Thatcher's granddaughter, Amanda, gave the first reading, her voice clear and steady despite the gravity of the occasion.
Its theme of righteous struggle, "not against flesh and blood, but against principalities, against powers, against the ruler of darkness of this world," was perhaps meant to bring to mind Thatcher's own struggles, first to reach power as a woman in the 1970s, and then to exercise it for the good of her country.
As the Bishop of London said, "In a setting like this ... it is easy to forget the immense hurdles she had to climb."
Cameron, who now leads the Conservative Party that Thatcher headed from 1975 to 1990, gave the second short reading from the King James Bible.
Senior clergy including the Archbishop of Canterbury, Justin Welby, also led the congregation in prayers.
The hymns and predominantly English music, chosen by Thatcher and her family, reflected the tastes of a woman Cameron described as a "patriot prime minister" with a "lion-hearted love" of her country.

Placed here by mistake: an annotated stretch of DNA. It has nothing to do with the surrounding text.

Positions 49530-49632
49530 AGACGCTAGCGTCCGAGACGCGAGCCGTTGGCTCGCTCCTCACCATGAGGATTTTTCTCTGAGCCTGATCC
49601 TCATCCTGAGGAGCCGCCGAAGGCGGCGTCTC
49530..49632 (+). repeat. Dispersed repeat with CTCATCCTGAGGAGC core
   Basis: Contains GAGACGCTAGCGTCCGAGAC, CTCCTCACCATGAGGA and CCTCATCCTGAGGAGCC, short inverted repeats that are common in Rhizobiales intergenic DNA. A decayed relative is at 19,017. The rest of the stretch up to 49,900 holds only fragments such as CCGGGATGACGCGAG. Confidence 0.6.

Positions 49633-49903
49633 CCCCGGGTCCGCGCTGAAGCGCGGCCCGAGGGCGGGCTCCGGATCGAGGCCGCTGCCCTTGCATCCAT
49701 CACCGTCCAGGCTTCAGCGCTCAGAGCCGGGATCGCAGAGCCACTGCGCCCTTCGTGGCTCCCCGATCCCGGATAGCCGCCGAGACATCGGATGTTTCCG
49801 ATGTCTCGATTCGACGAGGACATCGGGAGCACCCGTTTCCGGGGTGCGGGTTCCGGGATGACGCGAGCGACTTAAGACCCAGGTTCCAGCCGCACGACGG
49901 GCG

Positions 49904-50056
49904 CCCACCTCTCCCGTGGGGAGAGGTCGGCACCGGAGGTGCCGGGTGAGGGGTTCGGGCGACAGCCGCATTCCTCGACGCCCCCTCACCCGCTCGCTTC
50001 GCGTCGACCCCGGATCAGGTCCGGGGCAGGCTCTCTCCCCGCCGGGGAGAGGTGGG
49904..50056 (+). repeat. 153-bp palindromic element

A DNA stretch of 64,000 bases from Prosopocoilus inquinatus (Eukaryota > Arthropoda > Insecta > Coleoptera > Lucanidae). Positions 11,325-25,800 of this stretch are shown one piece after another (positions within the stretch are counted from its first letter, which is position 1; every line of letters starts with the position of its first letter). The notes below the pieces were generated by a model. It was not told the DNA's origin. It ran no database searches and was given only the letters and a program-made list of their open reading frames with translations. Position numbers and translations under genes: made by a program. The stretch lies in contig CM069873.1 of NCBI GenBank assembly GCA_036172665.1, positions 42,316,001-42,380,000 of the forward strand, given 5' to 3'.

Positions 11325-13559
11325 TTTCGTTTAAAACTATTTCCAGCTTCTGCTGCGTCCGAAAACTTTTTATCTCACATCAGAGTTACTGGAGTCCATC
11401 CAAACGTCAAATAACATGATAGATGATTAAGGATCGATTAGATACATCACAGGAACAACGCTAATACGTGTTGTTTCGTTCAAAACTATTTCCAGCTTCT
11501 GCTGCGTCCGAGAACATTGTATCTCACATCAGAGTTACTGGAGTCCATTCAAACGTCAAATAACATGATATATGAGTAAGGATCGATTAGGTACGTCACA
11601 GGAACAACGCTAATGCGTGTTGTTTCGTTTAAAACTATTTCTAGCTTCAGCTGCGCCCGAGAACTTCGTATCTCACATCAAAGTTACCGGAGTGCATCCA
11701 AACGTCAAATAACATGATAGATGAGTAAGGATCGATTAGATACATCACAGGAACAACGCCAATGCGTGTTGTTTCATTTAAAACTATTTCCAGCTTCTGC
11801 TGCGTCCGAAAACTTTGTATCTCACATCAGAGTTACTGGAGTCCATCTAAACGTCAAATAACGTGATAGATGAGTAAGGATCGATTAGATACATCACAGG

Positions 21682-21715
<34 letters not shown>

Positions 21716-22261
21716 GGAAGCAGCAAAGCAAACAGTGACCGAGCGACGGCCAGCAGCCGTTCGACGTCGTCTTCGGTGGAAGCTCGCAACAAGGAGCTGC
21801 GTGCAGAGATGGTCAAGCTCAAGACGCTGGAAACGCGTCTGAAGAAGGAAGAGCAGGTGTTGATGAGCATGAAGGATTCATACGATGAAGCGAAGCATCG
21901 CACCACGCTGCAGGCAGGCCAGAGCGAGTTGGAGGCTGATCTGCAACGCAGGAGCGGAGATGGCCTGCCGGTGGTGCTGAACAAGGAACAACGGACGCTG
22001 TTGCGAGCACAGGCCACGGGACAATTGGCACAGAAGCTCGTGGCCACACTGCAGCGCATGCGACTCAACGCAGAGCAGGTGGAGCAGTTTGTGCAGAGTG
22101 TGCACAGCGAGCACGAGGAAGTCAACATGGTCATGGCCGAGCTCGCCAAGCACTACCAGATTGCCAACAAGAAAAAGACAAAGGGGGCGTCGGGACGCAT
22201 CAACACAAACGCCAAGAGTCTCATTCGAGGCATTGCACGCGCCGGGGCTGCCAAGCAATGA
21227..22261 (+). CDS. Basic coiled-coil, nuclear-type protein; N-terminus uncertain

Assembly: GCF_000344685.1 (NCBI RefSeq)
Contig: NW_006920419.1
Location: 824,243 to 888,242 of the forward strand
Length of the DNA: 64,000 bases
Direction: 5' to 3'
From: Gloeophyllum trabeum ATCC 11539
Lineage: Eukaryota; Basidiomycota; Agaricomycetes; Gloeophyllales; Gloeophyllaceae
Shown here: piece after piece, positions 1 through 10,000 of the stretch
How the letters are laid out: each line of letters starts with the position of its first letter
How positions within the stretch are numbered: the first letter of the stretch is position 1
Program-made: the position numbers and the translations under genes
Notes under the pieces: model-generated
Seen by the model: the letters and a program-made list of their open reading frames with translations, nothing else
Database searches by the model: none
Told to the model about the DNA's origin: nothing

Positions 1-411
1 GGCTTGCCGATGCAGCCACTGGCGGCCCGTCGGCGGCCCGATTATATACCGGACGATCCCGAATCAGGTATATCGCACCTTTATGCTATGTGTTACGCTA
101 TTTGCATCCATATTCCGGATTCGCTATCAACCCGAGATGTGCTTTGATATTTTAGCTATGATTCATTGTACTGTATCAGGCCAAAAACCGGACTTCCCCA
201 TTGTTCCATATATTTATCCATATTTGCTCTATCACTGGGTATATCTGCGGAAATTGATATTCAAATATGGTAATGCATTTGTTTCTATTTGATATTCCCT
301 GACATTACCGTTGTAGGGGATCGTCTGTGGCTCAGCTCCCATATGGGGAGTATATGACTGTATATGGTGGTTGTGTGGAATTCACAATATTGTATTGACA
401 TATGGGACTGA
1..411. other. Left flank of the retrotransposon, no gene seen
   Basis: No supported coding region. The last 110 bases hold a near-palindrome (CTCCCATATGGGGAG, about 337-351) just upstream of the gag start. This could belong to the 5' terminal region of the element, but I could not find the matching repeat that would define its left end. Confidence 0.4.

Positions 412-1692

And at the end of the funeral, as the other illustrious guests filed out -- including serving and former prime ministers, foreign ministers and senior clergy from around the world, as well as many British lawmakers -- the sense was reinforced that this was a farewell to a woman who -- like her or loathe her -- was truly out of the ordinary.
Former Prime Ministers Tony Blair and John Major, former U.S. Secretary of State Henry Kissinger, Israeli Prime Minister Benjamin Netanyahu, former U.S. House Speaker Newt Gingrich and Canadian Prime Minister Stephen Harper were just a few of the familiar faces among the departing guests.
Thatcher's family accompanied her coffin to a London crematorium for a final farewell, before receptions where the dignitaries would gather to discuss their own memories of the politician once known as the "Iron Lady."
As Chartres said, her own family must sometimes struggle to recognize the woman they know in the "mythological figure" created over decades of life in the public eye.
But as her daughter, Carol, said last week, the tributes paid by foreign and British leaders on her death prove that, whatever one's views on her politics, Margaret Thatcher's "place in history is assured."